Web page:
A year ago following the death of George Floyd and the social unrest that broke out across the country, Lancaster Mayor Danene Sorace committed to making changes in the police department to improve racial equity, diversity and inclusion.
But when she made those commitments, she had no way of knowing she’d soon be searching for a new police chief. Jarrad Berkihiser, who was with the department for 26 years until October, was pushed to retire after Sorace said she began to doubt that he shared her vision for the direction of the police department.
In an interview Thursday, Sorace, who is running this year for a second term, discussed where the city stands on implementing her commitments and where the search for a permanent chief stands.
“When you look at the number of initiatives that have been undertaken since December, I think you can see that the pace is different than previously. And I give a lot of credit to (interim Chief John) Bey and the command staff because they are all working to support these initiatives,” Sorace said.
The city hired CNA Corporation, of Arlington, Virginia, at $81,022 to review police department policies and make recommendations to bring the department in line with best law enforcement practices.
The review will also help the 135-officer department as it seeks accreditation from the Pennsylvania Chiefs of Police Association. Accreditation would also make the city eligible for federal funding, Sorace said.
Accreditation can take a year to three years and the city is hoping it can be accredited in a year, Lt. Kevin Fry said.
On Monday, the police department will renew bike patrols — something it once had but cut years ago because of funding and manpower issues. Nine officers have gone through training.
It’s “something the community has asked for for a long time,” Sorace said.
All uniformed officers will also undergo crisis intervention training offered by the county’s Adult Probation and Parole Services. Previously, the 40-hour training was encouraged, but not mandatory.
Sergeants have also undergone a first-ever weeklong training program on leadership, Sorace said.
“Our street sergeants are the first line of supervision for our officers. They set the tone for our patrol officers who are working on the street and it’s really important that they lead by example and many of them do and we want to strengthen the leadership among our sergeants,” she said.
More citizen involvement
Bey, the interim chief tapped by Sorace in November, wants to have people outside the department involved in the interview process for police officer candidates.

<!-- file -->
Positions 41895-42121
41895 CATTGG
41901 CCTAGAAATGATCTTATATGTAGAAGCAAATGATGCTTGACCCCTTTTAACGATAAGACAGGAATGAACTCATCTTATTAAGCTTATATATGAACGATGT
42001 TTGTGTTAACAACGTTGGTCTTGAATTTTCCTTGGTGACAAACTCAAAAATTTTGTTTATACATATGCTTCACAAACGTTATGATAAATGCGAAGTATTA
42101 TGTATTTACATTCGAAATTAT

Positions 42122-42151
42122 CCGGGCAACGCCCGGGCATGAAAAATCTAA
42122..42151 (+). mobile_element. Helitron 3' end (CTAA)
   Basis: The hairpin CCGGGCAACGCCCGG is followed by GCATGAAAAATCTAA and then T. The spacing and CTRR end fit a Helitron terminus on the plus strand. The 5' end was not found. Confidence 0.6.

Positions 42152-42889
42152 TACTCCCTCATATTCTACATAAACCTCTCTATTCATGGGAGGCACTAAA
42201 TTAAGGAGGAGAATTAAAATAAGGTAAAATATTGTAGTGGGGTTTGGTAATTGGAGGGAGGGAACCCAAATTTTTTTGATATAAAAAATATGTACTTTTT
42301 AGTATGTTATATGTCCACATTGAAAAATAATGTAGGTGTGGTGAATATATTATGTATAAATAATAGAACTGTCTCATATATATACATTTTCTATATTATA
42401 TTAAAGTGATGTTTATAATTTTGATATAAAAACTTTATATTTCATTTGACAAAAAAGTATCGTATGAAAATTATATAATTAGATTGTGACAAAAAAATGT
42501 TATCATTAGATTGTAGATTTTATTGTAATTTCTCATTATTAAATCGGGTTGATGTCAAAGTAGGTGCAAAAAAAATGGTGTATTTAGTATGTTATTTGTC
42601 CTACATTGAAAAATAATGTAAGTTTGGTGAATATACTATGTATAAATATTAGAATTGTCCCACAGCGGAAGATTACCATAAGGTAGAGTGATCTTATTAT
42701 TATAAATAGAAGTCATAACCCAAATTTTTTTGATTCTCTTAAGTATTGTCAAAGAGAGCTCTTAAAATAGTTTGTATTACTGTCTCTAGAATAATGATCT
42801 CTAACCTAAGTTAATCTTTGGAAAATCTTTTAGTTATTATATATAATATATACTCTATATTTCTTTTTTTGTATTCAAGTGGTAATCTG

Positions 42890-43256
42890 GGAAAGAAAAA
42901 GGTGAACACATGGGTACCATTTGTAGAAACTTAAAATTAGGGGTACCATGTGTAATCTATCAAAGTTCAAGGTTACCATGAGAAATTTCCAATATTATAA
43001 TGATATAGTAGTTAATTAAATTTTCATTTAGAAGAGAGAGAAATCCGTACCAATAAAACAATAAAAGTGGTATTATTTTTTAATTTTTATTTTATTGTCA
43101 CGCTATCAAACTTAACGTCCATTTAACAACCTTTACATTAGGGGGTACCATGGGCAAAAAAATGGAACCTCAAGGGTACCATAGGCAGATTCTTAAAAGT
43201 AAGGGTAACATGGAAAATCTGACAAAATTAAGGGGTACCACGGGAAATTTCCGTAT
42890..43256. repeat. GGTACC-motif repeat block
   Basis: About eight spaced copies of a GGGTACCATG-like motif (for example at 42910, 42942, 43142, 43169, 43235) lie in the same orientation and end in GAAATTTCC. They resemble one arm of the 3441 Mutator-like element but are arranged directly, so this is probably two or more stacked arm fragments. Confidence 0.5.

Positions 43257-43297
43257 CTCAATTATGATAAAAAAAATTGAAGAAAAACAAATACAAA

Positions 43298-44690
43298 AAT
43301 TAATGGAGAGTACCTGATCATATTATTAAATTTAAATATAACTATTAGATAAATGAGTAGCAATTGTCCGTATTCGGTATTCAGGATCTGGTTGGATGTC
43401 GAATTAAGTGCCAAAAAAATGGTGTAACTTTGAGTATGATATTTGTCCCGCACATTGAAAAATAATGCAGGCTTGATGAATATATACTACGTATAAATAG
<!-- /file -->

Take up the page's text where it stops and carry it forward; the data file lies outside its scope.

Details aren’t fully worked out yet, but the initiative is expected to begin as soon as this fall after applicants for the hiring advisory group are selected.
The city is also having its civilian complaint and internal discipline processes evaluated, Sorace said. The city has begun releasing information on discipline and use-of-force data, and it posted the police use-of-force policy online.
“I do think that will be something we continue to do. It’s been in this period of transition and now with this review (by CNA,) there will be a process for how that data is collected and shared with the public,” Sorace said.
As for other commitments made last June, some of those, such as department-wide implementation of body cameras, were already in place. A second social worker has also been hired. The social workers help officers assess the mental health and social service needs of people they come across and connect residents with appropriate services.
Some of the protesters who were demanding changes in the police department last summer have gone quiet, Sorace said she’s not surprised.
“It’s hard to sustain that level of energy over a long period of time. I think we can recognize that a lot of work has been done and there’s a lot more work that continues and needs to happen,” she said. “The things that have been done are a reflection of a lot of conversations within the community and within the department about the kind of community we are co-creating, the safety that we are creating through trust and legitimacy. And those are essential for public safety.”
While police have been the focus of racial equity concerns, Sorace said the issues span the entire city government.
And the concerns go beyond racial equity, she said, to include a “broader conversation about diversity, equity and inclusion and making sure that when people come to work for the City of Lancaster, that they feel valued for their work and their contribution and that they feel that they can express themselves, that there a mutual respect in the workplace,” she said. “At the most basic level, if you don't respect or feel respected in your workplace, then how do you function in serving the public?”